"When he was at North Carolina, the team he couldn't beat was Florida State, and those were Florida State's best years," said Dodds. "He came to Texas and Oklahoma was kind of the Florida State [of the Big 12] because they were having the best years they ever had. I don't see where he couldn't win the big ones; those two programs were just better programs.

"What I saw Mack do at Texas is take a program that had been a storied program, and a program with great tradition that had really dropped off, and he built that program back to where it was very solid. In my mind it wasn't a question of will he ever win the big one, it was that he will win the big one, [and it's] just a matter of when he's going to do that."

The turnaround for the Longhorns from being one of the most successful programs in the country - they averaged 10 wins a season over Brown's first seven years - to one that has a decent chance to topple the Trojans began here a year ago, on the same field.

For Brown, who had lobbied hard and successfully for a 10-1 Texas team to get the invitation to Pasadena instead of Cal, it marked the beginning of a personality transformation that continued full tilt into the spring, and eventually into this season.

"Just going out there and winning that big game and finishing as a team, I mean, it helped out a whole lot," Texas quarterback Vince Young said of the Longhorns' 38-37 win over Michigan in last year's Rose Bowl. "Coach Brown, he was already changing at the time. But now, he's just silly. Just seeing him having a good time and loving the job that he's doing, it almost brings tears to my eyes to see a coach dancing like that."

Enjoy the moment

A seven-year contract extension, signed last season and paying Brown an estimated $2.1 million a year, certainly helped. Dodds and others close to Brown told him to relax, and Brown took it a step further to get to know his players better, to the point where he downloaded 150 rap songs on his iPod and actually listened to some of the lyrics.

"I really started enjoying myself more last year," Brown said yesterday. "I felt going into last year that we weren't as good a football team, and I wasn't really sure where we'd go. But when Sally [his wife] and I talked to older coaches who had gotten out of coaching, it wasn't about the wins, it wasn't about the championships, everyone said they wished they would have enjoyed it more while they were doing it."

The change is noticeable to his players.

"I just believe that he's not worrying about winning anymore," Young said. "He's just worried about whatever it takes to keep us happy - to get us prepared for the next level, for the real world that we're going to be seeing in a little while. For him to go sit down and listen to the music we listen to, we all respect that a whole lot."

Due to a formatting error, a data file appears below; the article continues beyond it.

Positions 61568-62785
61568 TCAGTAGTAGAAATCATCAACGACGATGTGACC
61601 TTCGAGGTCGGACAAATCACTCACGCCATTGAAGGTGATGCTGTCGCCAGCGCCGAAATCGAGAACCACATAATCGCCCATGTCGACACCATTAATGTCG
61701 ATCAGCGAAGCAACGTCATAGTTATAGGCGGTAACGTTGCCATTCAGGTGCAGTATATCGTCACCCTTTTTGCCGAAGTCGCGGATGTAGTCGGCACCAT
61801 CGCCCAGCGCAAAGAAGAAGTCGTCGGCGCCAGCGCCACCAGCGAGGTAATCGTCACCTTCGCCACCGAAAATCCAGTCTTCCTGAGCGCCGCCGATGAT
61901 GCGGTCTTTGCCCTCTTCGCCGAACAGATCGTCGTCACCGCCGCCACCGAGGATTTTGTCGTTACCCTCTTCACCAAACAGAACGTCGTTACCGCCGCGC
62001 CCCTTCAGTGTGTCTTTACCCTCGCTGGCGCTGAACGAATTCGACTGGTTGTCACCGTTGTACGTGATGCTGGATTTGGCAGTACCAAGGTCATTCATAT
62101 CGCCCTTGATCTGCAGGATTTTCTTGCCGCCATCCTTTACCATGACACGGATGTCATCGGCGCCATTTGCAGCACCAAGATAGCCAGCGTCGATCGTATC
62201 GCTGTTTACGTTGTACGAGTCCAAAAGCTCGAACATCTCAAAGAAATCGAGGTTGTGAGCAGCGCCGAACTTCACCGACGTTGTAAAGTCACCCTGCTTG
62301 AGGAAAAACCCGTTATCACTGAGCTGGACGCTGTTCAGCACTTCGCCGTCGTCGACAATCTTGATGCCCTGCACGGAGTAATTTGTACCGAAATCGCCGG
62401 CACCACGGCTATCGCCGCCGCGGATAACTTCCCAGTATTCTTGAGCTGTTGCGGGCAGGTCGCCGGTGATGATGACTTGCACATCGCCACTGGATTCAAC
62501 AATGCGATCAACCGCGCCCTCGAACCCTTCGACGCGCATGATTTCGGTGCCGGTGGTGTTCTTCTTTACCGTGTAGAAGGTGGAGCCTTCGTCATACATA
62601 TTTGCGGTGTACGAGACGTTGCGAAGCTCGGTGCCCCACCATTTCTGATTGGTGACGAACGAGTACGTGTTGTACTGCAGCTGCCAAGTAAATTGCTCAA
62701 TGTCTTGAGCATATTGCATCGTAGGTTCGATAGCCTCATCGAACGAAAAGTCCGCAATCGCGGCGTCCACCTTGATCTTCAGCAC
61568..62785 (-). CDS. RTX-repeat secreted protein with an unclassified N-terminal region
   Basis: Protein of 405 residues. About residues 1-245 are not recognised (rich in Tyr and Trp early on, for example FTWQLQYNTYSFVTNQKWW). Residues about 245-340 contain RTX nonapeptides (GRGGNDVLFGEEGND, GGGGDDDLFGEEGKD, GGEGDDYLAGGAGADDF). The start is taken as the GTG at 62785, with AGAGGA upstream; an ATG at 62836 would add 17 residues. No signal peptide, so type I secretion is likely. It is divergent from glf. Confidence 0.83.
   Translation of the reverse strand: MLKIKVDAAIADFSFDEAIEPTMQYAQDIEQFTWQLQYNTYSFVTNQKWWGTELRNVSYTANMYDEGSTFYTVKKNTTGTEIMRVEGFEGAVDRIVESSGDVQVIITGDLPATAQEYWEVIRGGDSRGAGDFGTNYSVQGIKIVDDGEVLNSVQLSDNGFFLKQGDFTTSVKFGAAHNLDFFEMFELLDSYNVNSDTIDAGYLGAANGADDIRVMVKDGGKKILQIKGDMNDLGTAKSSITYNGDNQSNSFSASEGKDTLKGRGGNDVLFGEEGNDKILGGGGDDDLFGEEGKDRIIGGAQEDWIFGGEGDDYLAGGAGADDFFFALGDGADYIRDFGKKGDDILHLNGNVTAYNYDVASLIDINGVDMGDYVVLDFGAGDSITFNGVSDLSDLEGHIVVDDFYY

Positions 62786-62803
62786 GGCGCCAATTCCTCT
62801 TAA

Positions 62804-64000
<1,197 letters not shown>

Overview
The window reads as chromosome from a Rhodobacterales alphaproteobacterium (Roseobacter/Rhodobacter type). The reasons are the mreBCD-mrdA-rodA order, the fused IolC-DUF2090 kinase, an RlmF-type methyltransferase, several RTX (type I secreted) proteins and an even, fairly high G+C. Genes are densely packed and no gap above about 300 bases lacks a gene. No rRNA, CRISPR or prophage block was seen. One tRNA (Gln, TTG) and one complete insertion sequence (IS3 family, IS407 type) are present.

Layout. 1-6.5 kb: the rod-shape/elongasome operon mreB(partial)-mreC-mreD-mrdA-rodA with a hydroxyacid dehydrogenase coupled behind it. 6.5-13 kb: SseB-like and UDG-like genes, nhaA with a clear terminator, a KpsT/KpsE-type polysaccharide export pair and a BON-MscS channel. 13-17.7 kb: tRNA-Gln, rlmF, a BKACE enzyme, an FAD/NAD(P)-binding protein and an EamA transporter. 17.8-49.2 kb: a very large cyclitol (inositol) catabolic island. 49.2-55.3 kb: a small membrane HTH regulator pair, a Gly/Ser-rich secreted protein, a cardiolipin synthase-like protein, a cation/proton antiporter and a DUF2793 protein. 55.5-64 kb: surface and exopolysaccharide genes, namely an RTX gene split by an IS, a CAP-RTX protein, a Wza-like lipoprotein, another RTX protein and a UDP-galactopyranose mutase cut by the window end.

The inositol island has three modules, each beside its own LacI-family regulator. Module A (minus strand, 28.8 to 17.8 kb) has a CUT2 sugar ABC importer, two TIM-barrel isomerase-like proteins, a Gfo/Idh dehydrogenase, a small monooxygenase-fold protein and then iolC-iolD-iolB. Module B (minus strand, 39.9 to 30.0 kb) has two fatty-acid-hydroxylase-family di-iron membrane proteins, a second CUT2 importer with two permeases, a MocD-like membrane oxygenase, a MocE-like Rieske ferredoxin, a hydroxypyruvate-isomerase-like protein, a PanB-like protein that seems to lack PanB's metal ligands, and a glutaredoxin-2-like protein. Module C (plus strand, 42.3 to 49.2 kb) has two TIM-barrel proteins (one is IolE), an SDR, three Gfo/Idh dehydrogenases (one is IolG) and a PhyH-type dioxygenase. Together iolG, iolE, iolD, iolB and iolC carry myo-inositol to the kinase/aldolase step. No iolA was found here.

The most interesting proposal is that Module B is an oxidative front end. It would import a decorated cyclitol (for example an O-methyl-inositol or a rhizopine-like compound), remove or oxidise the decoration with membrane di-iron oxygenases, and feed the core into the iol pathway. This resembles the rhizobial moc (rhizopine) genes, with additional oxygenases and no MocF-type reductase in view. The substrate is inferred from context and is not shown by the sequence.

In turn, Brown has told his players to enjoy themselves as well while they are here, admittedly taking a page from Pete Carroll's coaching manual at USC that states a championship-caliber team doesn't have to be run like a military operation.

"The thing that I learned about USC that I thought was there and I know about our team is that they're not going to be someone else here," Brown said. "We thought that was one of the keys to this week. You are who you are. We've told our guys we want you to smile."

The Longhorn Nation that once hoped Spurrier might come to town if Brown returned to North Carolina, as rumors had it a couple of years ago, has put its collective arms around Brown. It has been something Royal has done ever since that day in Atlanta eight years ago.

Brown said that Royal is one of the reasons he's still coaching the Longhorns.

"On the bad days he's been able to step up and say, 'Hey, I got whipped worse than that, don't be poutin' around me, stick your head back up and get back to work,' " Brown said.

Even yesterday, the old coach was defending Brown.

"They kept writing about how Mack hadn't won a conference championship - that's done, that's handled," said Royal, who won the first national championship in his seventh year at Texas, 1963. "Then they talked about it's been so many years since the national championship. They have a chance to get over another hurdle and I'm pulling for him 100 percent. That'll put an end to that conversation."

don.markus@baltsun.com

Rose Bowl No. 1 Southern California vs. No. 2 Texas, tomorrow, 8 p.m., chs. 2, 7 Line: USC by 7 1/2